Three concerts with fun introductions for the whole family
The Family Series introduces children, together with their parents or grandparents, to the world of the Royal Concertgebouw Orchestra. It’s a world of adventure they can explore in three compelling concerts preceded by fun introductions.
The Family Series offers the perfect introduction to symphonic music for young concert-goers aged eight to sixteen. In three concerts, you can introduce your children or grandchildren to the world of the Royal Concertgebouw Orchestra. You and the children are seated onstage behind the orchestra, where you have a good view of the musicians and conductor.
A fun introduction is given for the children’s benefit prior to the concerts. They are welcomed in the Choir Hall an hour before the concert begins and are given background information on the music performed on that particular concert. Musicians will also be on hand to talk a bit about their instruments, and the children will be given the opportunity to ask questions.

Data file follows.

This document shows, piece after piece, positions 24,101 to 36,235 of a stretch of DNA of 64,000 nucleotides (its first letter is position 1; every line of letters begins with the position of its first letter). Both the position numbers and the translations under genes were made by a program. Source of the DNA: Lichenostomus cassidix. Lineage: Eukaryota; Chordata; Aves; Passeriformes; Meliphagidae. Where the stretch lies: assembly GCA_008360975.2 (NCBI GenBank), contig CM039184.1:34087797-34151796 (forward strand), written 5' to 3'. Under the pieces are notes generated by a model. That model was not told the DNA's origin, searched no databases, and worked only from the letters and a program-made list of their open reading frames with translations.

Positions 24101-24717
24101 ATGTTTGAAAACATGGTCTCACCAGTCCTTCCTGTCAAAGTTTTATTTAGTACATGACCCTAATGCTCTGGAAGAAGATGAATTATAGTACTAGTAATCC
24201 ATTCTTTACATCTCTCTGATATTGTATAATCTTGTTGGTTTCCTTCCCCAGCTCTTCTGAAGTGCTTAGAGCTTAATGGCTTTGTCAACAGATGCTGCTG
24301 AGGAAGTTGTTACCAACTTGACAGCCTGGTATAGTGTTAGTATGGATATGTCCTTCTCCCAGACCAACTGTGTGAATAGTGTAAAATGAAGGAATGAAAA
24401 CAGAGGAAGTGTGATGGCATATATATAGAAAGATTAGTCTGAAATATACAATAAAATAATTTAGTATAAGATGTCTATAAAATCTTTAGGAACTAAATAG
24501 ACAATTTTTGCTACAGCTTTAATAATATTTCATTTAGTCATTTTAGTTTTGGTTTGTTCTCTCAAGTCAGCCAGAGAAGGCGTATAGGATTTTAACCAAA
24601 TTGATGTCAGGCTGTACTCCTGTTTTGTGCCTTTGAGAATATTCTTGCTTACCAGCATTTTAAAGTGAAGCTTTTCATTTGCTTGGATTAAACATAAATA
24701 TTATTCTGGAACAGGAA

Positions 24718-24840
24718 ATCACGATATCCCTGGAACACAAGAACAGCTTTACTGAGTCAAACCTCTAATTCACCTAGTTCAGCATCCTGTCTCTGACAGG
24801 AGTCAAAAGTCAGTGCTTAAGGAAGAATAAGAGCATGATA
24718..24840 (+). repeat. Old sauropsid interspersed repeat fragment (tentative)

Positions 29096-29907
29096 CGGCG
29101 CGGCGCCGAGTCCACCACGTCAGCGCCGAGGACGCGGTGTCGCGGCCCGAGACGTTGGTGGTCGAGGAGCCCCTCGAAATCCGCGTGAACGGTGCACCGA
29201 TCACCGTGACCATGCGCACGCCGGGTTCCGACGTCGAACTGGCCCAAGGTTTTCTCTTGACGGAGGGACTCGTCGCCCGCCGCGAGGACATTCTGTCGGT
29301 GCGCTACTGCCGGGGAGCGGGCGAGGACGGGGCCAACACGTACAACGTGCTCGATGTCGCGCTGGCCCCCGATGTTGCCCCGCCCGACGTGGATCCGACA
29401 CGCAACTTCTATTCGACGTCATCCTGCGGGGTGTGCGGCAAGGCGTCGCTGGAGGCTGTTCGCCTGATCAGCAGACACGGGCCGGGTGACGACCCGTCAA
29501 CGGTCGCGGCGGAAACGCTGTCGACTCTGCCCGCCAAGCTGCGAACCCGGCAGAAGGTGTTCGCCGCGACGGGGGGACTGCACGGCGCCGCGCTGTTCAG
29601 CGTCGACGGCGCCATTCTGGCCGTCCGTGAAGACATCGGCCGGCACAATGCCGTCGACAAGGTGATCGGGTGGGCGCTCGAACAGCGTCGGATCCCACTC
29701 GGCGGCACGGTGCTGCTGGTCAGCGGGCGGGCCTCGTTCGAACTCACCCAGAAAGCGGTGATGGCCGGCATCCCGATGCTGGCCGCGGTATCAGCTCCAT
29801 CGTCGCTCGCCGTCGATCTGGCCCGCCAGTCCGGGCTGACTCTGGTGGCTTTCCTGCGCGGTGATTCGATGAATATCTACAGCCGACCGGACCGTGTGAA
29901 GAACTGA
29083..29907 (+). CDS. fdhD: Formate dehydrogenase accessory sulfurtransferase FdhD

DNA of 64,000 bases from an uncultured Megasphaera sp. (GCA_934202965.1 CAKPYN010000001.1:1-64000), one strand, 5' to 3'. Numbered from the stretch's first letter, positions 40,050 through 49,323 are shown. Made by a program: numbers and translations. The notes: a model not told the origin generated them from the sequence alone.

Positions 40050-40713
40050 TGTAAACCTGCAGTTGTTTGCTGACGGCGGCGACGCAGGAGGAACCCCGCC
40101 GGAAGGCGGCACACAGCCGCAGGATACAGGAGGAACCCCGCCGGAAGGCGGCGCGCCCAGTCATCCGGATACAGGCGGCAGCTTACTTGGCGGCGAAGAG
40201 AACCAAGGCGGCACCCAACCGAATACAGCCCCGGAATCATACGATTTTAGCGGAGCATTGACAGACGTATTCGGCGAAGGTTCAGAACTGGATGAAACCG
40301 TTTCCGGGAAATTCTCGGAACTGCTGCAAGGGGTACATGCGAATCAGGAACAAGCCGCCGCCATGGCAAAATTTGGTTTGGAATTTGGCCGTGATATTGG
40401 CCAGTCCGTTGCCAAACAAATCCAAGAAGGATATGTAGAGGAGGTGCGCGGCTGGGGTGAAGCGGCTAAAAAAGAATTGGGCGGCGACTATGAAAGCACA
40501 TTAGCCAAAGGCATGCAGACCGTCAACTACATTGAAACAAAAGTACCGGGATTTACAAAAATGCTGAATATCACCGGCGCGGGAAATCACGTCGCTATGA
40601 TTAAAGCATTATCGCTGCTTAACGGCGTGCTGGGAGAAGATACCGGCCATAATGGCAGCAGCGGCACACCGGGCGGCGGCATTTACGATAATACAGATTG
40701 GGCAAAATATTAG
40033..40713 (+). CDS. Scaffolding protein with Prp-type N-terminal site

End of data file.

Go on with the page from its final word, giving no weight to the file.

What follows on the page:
The Family Series features a number of compelling musical stories, including Richard Strauss’s Don Juan and Tod und Verklärung, which according to principal bassoonist Gustavo Núñez ‘is the most beautiful music ever composed by Strauss, still an unrivalled music storyteller’. Strauss’s success in this genre had to do with his experience writing operas, explains chief conductor Daniele Gatti: ‘After all, Strauss, along with Alban Berg, was the greatest opera composer of the twentieth century.’ What a coincidence, then, that music by Alban Berg has also been programmed on the very same concert!
Mozart’s Symphony No. 40 and Brahms’s Symphony No. 4 also offer plenty to experience. Maestro Gatti will be conducting both of these on the second concert in the Family Series. All good music can evoke stories, even when a composer may not have expressly had them in mind when writing the music.
This certainly applies to Beethoven’s Seventh Symphony, which will be performed on the third concert, and which has been described by some as ‘nineteenth-century pop music’. The Korean maestro Myung-Whun Chung is preceding Beethoven’s Seventh with a work by the French composer Henri Dutilleux: L’arbre des songes, or the Tree of Dreams, a work which shows just how vivid a story in music can be. A melody in the violin begins, and branches outwards. As more and more new shoots sprout, they are taken over by the orchestra, which adds the most beautiful colours to them; virtuoso violinist Leonidas Kavakos decorates the branches with chains of ever faster notes. And then…